Productive Hitters Hidden by PH Appearances

One of the quickest and easiest ways to find productive Ottoneu hitters is to go to the Ottoneu search and sort by points per game. At the end of the day, that is what we are trying to maximize as Ottoneu managers – we all get the same 1,944 games split over 12 positions and we need to get the most points possible from those games.

However, those numbers can be skewed by pinch hit, pinch run, or defensive replacement appearances. A hitting putting up 1.25 points per plate appearance should score over 5.0 points per game, but if they have a handful of games with one PA, that will pull down the average.

To find players who you might be underrating by viewing points per game, it’s helpful to look at points per game as a starter.

To find players whose P/G might be hiding a player you want to plug into your lineup when they start, I used’s Stathead to pull “as a starter” splits for every hitter who has started an MLB game this year. I created a table that showed games started, games played, points per game as a starter, and points per game overall. I filtered out anyone with fewer than five games started.

I also removed anyone whose points per game started is less than 4.5 (if they aren’t scoring over that as a starter, they aren’t that interesting anyway) and anyone scoring over 4.0 points per game overall (those players are doing enough that you might give them a second look already).

If those 4.5 and 4.0 cutoffs sound low to you, they do to me, too. Historically, I have targeted about 5.0 P/G, however offense is down this year. I play in three points leagues and across those 36 teams, 14/36 teams are scoring over 4.5 P/G while 6/36 are scoring below 4.0. Basically, 4.0 P/G is the level at which a player isn’t doing enough to help even a bad team, while 4.5 P/G is the level at which a player is at least useful for a good team.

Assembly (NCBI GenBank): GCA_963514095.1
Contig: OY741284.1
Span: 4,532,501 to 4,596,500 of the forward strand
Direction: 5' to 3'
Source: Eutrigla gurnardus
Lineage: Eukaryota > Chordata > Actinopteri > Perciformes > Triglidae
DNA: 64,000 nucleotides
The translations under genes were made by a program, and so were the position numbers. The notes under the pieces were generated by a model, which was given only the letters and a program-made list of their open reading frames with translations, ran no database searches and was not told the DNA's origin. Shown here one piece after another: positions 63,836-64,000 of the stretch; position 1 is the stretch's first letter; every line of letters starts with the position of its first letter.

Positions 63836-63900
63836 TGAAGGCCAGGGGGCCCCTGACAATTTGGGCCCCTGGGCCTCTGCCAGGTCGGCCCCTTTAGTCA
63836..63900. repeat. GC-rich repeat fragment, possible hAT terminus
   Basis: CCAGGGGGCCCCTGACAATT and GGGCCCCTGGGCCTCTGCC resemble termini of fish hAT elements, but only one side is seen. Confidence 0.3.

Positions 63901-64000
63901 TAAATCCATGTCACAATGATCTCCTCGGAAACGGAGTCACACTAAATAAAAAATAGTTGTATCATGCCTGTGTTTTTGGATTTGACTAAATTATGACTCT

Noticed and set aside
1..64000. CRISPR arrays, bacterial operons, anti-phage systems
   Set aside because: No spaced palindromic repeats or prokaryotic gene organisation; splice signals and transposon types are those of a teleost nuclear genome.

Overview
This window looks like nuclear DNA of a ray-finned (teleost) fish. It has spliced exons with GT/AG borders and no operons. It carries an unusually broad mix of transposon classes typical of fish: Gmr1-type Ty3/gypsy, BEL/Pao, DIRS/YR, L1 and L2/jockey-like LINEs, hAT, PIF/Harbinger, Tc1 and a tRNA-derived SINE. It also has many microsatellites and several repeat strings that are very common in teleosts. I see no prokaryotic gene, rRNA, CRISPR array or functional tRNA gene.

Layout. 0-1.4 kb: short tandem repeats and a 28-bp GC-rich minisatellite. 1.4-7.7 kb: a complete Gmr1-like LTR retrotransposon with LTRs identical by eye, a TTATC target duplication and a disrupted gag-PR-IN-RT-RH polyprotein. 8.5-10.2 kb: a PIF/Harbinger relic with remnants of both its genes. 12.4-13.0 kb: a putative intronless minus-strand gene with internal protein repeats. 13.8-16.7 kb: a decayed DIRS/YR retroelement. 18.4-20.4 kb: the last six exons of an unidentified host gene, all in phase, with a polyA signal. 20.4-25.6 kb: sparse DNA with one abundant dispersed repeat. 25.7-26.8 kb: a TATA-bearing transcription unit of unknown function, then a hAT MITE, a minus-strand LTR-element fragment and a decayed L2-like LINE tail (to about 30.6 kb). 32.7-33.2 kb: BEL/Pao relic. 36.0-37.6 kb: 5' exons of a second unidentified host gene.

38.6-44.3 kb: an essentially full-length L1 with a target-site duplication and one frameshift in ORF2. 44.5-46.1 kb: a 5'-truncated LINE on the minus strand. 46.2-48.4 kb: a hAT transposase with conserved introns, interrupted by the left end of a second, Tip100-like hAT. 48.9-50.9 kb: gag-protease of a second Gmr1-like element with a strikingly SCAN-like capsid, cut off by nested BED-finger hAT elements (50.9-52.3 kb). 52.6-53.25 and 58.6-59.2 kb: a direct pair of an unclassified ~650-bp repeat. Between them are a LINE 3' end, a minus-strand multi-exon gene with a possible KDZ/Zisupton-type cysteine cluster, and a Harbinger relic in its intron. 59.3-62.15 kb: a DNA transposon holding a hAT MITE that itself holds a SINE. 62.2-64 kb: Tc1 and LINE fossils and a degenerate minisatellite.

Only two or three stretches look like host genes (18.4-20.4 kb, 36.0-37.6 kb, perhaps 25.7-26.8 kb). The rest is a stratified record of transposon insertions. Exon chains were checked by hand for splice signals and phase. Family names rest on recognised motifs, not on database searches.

That left me with 13 players whose P/G as a starter makes them more interesting than they might appear at first glance.

Pts/G as a Starter vs. P/G
Player GS G Pts/GS Pts/G Diff
Kyle Garlick 7 13 7.74 3.85 3.90
Jordan Luplow 6 12 6.28 3.08 3.20
Austin Slater 8 23 5.94 3.87 2.07
Edward Olivares 8 15 5.78 3.93 1.84
Mauricio Dubón 8 18 5.31 2.22 3.09
Harold Ramirez 14 20 5.21 3.50 1.71
Matt Reynolds 7 11 4.91 3.91 1.01
Luis Guillorme 12 18 4.84 3.06 1.79
Cooper Hummel 14 26 4.67 2.31 2.36
Luis Arraez 17 23 4.67 3.91 0.76
Michael Chavis 17 24 4.58 3.54 1.03
Travis Jankowski 9 20 4.57 2.00 2.57
Will Smith 18 20 4.53 4.00 0.53

A few notes on these names:

  • Kyle Garlick is on the IL with a calf strain, which could keep him out a while. When healthy, Garlick is a lefty-masher, with a career 152 wRC+ vs LHP and a career 37 wRC+ vs. RHP. It’s not a surprise to see him on this list, as he often sits vs. RH starters and then comes in as a pinch hitter. The challenge with Garlick is he is often also pulled for a PH, but he’s producing more than enough to be useful despite that. As a small-side platoon bat, there is no rush to add Garlick – the upside isn’t big enough to use a roster spot on him during his IL stint. But when he gets close to a return, he’s well worth adding to a roster and starting when the Twins face lefties.
  • Jordan Luplow is like Garlick, but he’s healthy and has a less extreme split, which means he tends to stay in games longer. In Garlick’s seven starts, he has 18 PA. In his six starts, Luplow has 24. The challenge for Luplow moving forward might be playing time. The Diamondbacks have used him in all three OF spots, and at DH, but he now has to compete with Alex Thomas, Cooper Hummel, David Peralta, Seth Beer, Pavin Smith, and Christian Walker for time at those spots plus 1B. Once Carson Kelly is back, Daulton Varsho moves back into that mix, as well. He might not even be a full-time short-side platoon bat. So far, his platoon job has been safe, but if you add him, make sure to keep an eye on that. Starting a third of games is enough to be useful, but if he is suddenly only half of that side of the platoon, he’s not worth a spot.
  • Austin Slater has a 130 wRC+ vs. LHP and an 81 vs. RHP, and by now you are probably spotting the pattern among these players. Slater’s usage has been more like Luplow’s, so far, as he is also closer to 4 PA per start (31 PA over eight starts) than the <3 PA per start for Garlick. Of these three, Slater is the one I would target. He’s currently healthy, unlike Garlick, and I think his role is safer moving forward than Luplow’s.